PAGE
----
The retirement of the Supreme Court’s swing justice, Anthony Kennedy, sets up a enormously consequential confirmation battle over his replacement in the narrowly divided Senate for later this year.
Kennedy announced he’s stepping down as an active justice on July 31. President Donald Trump has already made clear he’ll choose a replacement relatively quickly. Mitch McConnell said on the Senate floor Wednesday, “We will vote to confirm Justice Kennedy’s successor this fall.” And after McConnell’s rules change last year, only a simple majority is necessary to get a Supreme Court justice through the Senate.
But while Republicans do currently control a majority in the chamber, it’s quite a narrow one. They have 51 seats, meaning they could theoretically confirm a new justice without any Democratic help. But Sen. John McCain (R-AZ) has been absent from Washington all year for health reasons. If McCain remains in his seat but unable to show up and vote, the Senate will effectively be composed of 50 Republicans and 49 Democrats — so, if any one Republican defects in a partisan vote, he or she can sink a nomination.
And with abortion-rights precedents suddenly at stake, all eyes will be on two swing blocs: moderate Republicans and red-state Democrats.
The key Republicans to watch for a Kennedy replacement vote
Crucially, among those GOP senators are two pro-abortion rights moderates: Sen. Susan Collins of Maine, and Sen. Lisa Murkowski of Alaska. Both have also proven willing to buck their party — for instance, they sank Obamacare repeal last year. Both also, however, voted in favor of confirming Neil Gorsuch.
But the stakes were lower for the Gorsuch vote. Since he was filling Antonin Scalia’s seat, his confirmation meant only that the Supreme Court’s ideological makeup would be restored to approximately where it was in February 2016, before Scalia’s death. It was widely understood that, with Gorsuch, the court would still be short of the votes to overturn or badly weaken Roe v. Wade — because Kennedy, though a conservative, had sided with the liberal and moderate justices to uphold it.
Yet the replacement of Kennedy with a staunch conservative would mean the overturning of Roe is a strong possibility. Of course we do not yet know who Trump will pick, but he’s pledged to select his nominee from a list of people approved by the conservative legal movement who are generally believed to be anti-Roe.
Erwin Chemerinsky, the law dean of UC Berkeley, wrote in 2016 that the replacement of a justice like Kennedy with a conservative would mean there “almost certainly will be a majority to overrule Roe v. Wade and allow states to prohibit abortions.” Jeffrey Toobin, the legal writer for the New Yorker, tweeted that he thinks Kennedy’s replacement by Trump means “abortion will be illegal in twenty states in 18 months.”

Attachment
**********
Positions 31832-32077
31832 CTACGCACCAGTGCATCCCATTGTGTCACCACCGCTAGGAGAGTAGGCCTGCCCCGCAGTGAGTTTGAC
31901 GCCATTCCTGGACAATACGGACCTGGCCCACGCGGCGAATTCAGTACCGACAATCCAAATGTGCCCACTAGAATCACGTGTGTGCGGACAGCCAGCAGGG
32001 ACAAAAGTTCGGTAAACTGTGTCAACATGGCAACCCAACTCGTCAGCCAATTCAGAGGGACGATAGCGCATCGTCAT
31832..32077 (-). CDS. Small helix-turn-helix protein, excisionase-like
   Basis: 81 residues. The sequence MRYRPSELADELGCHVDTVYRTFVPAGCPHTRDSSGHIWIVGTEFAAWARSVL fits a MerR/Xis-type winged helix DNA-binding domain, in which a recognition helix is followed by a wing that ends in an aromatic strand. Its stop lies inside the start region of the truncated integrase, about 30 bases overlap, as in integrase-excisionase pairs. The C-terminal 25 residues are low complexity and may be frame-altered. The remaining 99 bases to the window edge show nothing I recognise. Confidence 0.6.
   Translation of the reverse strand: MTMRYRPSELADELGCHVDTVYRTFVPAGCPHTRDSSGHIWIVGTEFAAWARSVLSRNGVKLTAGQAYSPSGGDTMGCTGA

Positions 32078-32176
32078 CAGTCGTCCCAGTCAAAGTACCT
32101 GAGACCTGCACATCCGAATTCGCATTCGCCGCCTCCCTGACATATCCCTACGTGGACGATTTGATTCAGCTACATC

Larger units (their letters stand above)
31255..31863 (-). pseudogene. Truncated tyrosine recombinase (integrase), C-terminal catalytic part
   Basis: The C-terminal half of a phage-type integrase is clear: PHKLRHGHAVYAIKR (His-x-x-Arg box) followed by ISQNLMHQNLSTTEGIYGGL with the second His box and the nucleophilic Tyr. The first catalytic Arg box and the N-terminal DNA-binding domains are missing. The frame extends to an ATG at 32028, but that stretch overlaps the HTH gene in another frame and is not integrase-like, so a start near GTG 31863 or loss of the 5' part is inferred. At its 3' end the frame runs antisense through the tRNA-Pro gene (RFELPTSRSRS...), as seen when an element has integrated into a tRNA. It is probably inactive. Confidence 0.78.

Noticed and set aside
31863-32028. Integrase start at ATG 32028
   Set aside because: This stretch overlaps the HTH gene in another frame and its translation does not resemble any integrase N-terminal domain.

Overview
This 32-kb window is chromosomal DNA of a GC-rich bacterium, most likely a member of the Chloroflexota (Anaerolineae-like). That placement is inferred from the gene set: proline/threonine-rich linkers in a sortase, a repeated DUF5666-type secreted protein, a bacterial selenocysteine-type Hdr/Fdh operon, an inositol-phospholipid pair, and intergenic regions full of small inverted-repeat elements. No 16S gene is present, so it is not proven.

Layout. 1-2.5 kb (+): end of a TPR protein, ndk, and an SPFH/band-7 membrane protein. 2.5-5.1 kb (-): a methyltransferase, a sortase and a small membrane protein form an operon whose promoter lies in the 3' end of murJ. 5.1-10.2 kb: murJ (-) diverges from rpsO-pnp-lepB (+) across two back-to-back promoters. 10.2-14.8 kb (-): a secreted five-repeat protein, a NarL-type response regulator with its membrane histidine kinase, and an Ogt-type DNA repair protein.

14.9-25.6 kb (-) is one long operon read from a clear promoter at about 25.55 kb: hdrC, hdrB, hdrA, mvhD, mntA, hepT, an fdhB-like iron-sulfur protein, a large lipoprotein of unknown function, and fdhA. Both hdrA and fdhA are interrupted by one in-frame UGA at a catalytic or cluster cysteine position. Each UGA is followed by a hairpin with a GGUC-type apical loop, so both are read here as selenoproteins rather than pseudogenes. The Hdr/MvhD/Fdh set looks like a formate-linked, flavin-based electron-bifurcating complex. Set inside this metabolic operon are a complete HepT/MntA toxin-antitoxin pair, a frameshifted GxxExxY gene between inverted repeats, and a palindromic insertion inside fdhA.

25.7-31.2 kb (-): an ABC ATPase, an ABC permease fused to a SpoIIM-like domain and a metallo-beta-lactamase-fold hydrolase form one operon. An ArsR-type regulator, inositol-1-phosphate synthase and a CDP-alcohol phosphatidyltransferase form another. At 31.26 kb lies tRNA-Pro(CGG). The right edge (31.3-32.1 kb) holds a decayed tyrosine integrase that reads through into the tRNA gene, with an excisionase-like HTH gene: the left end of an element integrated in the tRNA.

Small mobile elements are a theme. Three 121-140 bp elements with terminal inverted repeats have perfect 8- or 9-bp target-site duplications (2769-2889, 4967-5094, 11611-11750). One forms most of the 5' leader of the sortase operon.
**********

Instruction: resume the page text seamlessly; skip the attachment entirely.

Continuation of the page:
This would mean a serious test for Collins and Murkowski — one they have not yet faced. Both seem to sincerely care about women’s reproductive rights. Collins in particular may be concerned about her own reelection in a purple state in 2020.
Some other Republicans, too, are worth watching. Sen. Jeff Flake of Arizona, a vocal Trump critic who’s retiring, has lately made threats to block Trump’s judicial nominees — though few expect him to follow through on them in this case. And Sen. Dean Heller of Nevada is facing a tough reelection in an increasingly blue state this fall — he’s backed the Trump agenda, but could feel the heat.
Finally, one more question is what happens with Sen. John McCain. If he were to lose his battle with cancer, or decide to step down, Arizona’s Republican governor would appoint his replacement. An extra GOP senator would potentially give McConnell more wiggle room.
The key Democrats to watch for a Kennedy replacement vote
Yet the Kennedy replacement battle will put an enormous amount of pressure on red state Democrats too. It’s likely no accident that McConnell wants to hold a vote in the fall, close to the midterms — he wants to put as much pressure on vulnerable Trump Country Democrats as possible.
The main Democrats to keep an eye on are Sen. Joe Manchin (D-WV), Sen. Joe Donnelly (D-IN), and Sen. Heidi Heitkamp (D-ND). All three face difficult reelections this fall in states President Trump won overwhelmingly. All three also voted for Gorsuch last year — though it should be noted that Gorsuch’s confirmation was assured anyway, due to unified Republican support, so the stakes were lower.
As for Sen. Claire McCaskill (D-MO) and Sen. Jon Tester (D-MT), who represent similarly deep red states, they voted against Gorsuch last year and have generally been more likely to vote against the Trump agenda then those above. Sen. Doug Jones (D-AL), in another very red state, will also face scrutiny in the first Supreme Court vote he’ll cast since being elected last year — though unlike the other Democrats mentioned here, he’s not up for reelection until 2020.
Overall, betting on partisanship is generally a good call for today’s polarized Senate. But this is an unusually momentous vote, with consequences that could last for a generation. Individual senators have enormous leverage here — and enormous responsibility, too.